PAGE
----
Posts Tagged ‘Midnight’

Coming to Your Neighborhood Soon: Giant RV’s! – Chased Away From Certain SF Streets – Overnight Parking Whac-A-Mole

Friday, February 7th, 2014

So SFGov is banning RV’s from parking overnight on certain streets, but people are worried that the RVers will just set up camp a block or so away.

We’ll see how it goes.

But you might need to prepare yourself for more of this:

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January 31st is RV Judgment Day in San Francisco – Just Look at All the Places You Won’t be Able to Sleep Over Anymore

Thursday, January 23rd, 2014

Wow, the SFMTA certainly seems to know where you all are parking your RV’s for overnight stays on the streets of San Francisco.

Just look:

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You’ll have to find new places to park pretty soon. (I can already guess at the new places where all the urban campers are going to go.)

Here’s the reaction from The Richmond District Blog.

And here’s the gritty nitty from the SFMTA itself - Oversize Vehicle Overnight Parking Restriction Pilot Evaluation and Recommendations

All the deets:

“CITY and COUNTY of SAN FRANCISCO
SAN FRANCISCO MUNICIPAL TRANSPORTATION AGENCY
Order # 5216
FOR PUBLIC HEARING
The Sustainable Streets Division of the San Francisco Municipal Transportation Agency will hold a public hearing on Friday, January 31, 2014, at 10:00 AM, in Room 416 (Hearing Room 4), City Hall, 1 Dr. Carlton B. Goodlett Place, San Francisco, CA 94102, to consider the following proposals:

ESTABLISH – OVERSIZE VEHICLE RESTRICTION (NO PARKING, MIDNIGHT TO 6 AM, DAILY, FOR VEHICLES MORE THAN 7 FEET TALL OR 22 FEET LONG)

A. Sunset District
37th Avenue, west side, between Ortega Street and Rivera Street
39th Avenue, east side, between Quintara Street and Rivera Street
41st Avenue, east side, between Ortega Street and Quintara Street
Lakeshore Drive, both sides, between Lake Merced Boulevard and Sloat Boulevard
Lincoln Way, south side, between 36th Avenue and 37th Avenue
Ortega Street, south side, between 37th Avenue and 41st Avenue
Quintara Street, north side, between 39th Avenue and 40th Avenue
Quintara Street, both sides, between 40th Avenue and 41st Avenue
Rivera Street, north side, between 37th Avenue and 39th Avenue
Junipero Serra Boulevard, both sides, between Portola Drive and 19th Avenue

B. Mission District
15th Street, south side, between Folsom Street and Harrison Street
16th Street, both sides, between Harrison Street and Potrero Avenue
17th Street, both sides, between Harrison Street and Potrero Avenue
17th Street, both sides, between Folsom and Harrison Streets
18th Street, both sides, between Harrison Street and Potrero Avenue
18th Street, south side, between Church Street and Dolores Street
20th Street, north side, between Church Street and Dolores Street
Alabama Street, both sides, between 19th Street and 20th Street
Dolores Street, west side, between 18th Street and 20th Street
Harrison Street, both sides, between 16th Street and 18th Street
Florida Street, both sides, between 16th Street and 20th Street
Folsom Street, east side, between 15th Street and 16th Street
Treat Avenue, both sides, between 16th Street and 18th Street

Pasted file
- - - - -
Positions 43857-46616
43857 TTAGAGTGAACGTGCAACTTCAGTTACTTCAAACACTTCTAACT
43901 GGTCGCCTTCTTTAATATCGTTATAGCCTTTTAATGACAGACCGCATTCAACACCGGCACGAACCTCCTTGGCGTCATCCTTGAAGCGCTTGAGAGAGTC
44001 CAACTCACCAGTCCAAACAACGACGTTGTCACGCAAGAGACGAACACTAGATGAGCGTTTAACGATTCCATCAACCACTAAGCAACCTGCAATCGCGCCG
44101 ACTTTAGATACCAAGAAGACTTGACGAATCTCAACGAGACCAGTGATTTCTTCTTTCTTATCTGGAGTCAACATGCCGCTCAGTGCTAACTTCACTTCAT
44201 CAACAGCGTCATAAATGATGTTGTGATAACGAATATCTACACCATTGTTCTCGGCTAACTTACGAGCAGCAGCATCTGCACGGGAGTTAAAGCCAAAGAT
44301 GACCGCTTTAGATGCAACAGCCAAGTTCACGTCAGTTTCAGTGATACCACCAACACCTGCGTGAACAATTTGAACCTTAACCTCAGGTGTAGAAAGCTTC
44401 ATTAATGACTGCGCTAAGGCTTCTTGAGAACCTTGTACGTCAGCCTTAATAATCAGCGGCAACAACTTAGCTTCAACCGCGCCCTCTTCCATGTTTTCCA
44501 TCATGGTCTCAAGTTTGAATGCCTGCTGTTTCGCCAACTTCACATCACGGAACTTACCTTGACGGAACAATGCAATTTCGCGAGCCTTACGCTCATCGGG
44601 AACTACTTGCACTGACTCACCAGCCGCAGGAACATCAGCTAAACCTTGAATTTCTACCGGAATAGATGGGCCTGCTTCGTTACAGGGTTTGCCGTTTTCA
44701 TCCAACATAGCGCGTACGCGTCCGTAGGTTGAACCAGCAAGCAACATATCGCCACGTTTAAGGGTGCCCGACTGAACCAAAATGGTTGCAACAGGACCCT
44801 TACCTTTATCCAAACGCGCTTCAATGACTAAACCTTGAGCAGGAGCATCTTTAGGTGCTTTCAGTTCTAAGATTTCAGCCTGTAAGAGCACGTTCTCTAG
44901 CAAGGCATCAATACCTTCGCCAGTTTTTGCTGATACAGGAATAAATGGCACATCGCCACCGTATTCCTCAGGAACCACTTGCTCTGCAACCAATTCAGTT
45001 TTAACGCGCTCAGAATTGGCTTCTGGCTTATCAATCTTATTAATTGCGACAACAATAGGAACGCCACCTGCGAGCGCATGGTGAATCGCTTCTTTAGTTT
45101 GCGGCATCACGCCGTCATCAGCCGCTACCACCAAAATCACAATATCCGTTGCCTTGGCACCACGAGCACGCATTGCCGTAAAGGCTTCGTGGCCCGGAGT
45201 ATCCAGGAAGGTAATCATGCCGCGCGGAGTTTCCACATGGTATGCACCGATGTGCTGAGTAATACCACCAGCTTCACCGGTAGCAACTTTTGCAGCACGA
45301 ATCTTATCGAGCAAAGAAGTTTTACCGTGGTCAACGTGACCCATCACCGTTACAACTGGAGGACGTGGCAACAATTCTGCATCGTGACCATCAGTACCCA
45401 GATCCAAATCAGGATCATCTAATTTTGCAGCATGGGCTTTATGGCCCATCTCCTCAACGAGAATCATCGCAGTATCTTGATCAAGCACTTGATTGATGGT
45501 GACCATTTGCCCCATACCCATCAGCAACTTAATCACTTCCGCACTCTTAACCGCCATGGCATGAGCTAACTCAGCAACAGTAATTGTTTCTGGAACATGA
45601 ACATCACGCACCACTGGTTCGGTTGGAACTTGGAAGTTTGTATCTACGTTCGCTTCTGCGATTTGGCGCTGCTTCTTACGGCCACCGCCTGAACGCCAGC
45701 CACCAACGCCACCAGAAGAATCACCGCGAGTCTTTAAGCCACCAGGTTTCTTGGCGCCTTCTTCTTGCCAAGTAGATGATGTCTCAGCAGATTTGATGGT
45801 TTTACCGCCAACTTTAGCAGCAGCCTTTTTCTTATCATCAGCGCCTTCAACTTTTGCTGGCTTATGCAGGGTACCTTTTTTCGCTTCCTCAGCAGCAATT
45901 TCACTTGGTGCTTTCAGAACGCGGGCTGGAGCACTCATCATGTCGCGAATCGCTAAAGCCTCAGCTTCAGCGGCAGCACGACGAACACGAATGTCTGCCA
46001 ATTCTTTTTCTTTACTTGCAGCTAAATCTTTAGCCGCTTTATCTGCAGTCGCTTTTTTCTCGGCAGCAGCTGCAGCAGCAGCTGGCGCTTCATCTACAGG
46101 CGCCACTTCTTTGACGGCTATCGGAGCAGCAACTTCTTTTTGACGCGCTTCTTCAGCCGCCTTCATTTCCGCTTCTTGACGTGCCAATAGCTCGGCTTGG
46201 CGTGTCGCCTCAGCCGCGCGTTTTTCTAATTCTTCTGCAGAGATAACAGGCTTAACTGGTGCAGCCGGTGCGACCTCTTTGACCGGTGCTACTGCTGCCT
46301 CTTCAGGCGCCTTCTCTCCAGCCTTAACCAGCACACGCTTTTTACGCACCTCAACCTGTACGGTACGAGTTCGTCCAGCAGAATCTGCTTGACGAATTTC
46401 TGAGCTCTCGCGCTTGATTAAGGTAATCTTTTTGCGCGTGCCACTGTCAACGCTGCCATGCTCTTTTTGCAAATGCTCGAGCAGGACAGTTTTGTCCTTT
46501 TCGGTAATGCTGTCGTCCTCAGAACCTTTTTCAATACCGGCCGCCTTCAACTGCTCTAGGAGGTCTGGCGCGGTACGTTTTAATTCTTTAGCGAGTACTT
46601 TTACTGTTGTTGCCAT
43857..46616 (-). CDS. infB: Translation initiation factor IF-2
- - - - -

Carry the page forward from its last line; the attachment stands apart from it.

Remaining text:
C. Haight/Panhandle Neighborhoods
Baker Street, west side, between Fell Street and Oak Street
Fell Street, south side, between Baker Street and Stanyan Street
Oak Street, north side, between Baker Street and Stanyan Street

D. Potrero Hill Area
15th Street, both sides, between Vermont Street and San Bruno Avenue
17th Street, both sides, between Mississippi Street and De Haro Street
Alameda Street, both sides, between Bryant Street and Vermont Street
Arkansas Street, both sides, between 16th Street and Mariposa Street
Carolina Street, both sides, between 16th Street and Mariposa Street
Connecticut Street, both sides, between 16th Street and 17tStreet
Division Street, both sides, between 9th Street and Dore Street
Mariposa St, north side, between Carolina and Arkansas Street
Missouri Street, both sides, between 16th Street and Mariposa Street
San Bruno Avenue, both sides, between Mariposa and Division Street
Texas Street, both sides, between 17th Street and Mariposa Street
Wisconsin Street, both sides, between 16th Street and 17th Street

E. Bernal Heights
Appleton Avenue, north side, between Holly Park Circle and Patton Street
Elsie Street, west side, between Holly Park Circle and Santa Marina Street
Holly Park Circle, park side (park perimeter)

F. Western Addition
Post Street, north side, between Scott Street and Steiner Street

G. Excelsior / Outer Mission
Alemany Boulevard, east side, between Onondaga Avenue and Seneca Avenue
Alemany Boulevard, both sides, between Naglee Avenue and Lawrence Avenue
Edinburgh Street, west side, between Persia Avenue and Russia Avenue
Geneva Avenue, north side, between Moscow Street and Brookdale Avenue
Madrid Street, east side, between Persia Avenue and Russia Avenue
Moscow Street, east side, between France Avenue and Geneva Avenue
Russia Avenue, north side, between Edinburg Avenue and Madrid Avenue

H. Richmond
Clement Street, north side, between 33rd Avenue and 45th Avenue
Clement Street, south side, between 36th Avenue and 38th Avenue

I. Southeast / Dogpatch
Illinois Street, both sides, between 16th Street and 24th Street
Innes Avenue, both sides, between Arelious Walker Drive and Donahue Street
Minnesota Street, both sides, between 23rd Street and 25th Street
Tennessee Street, both sides, between Tubbs Street and 25th Street
19th Street, both sides, between Indiana Street and 3rd St
23rd Street, both sides, between Indiana Street and 3rd Street
24th Street, both sides, between Minnesota Street and eastern terminus (Warm Water
Cove)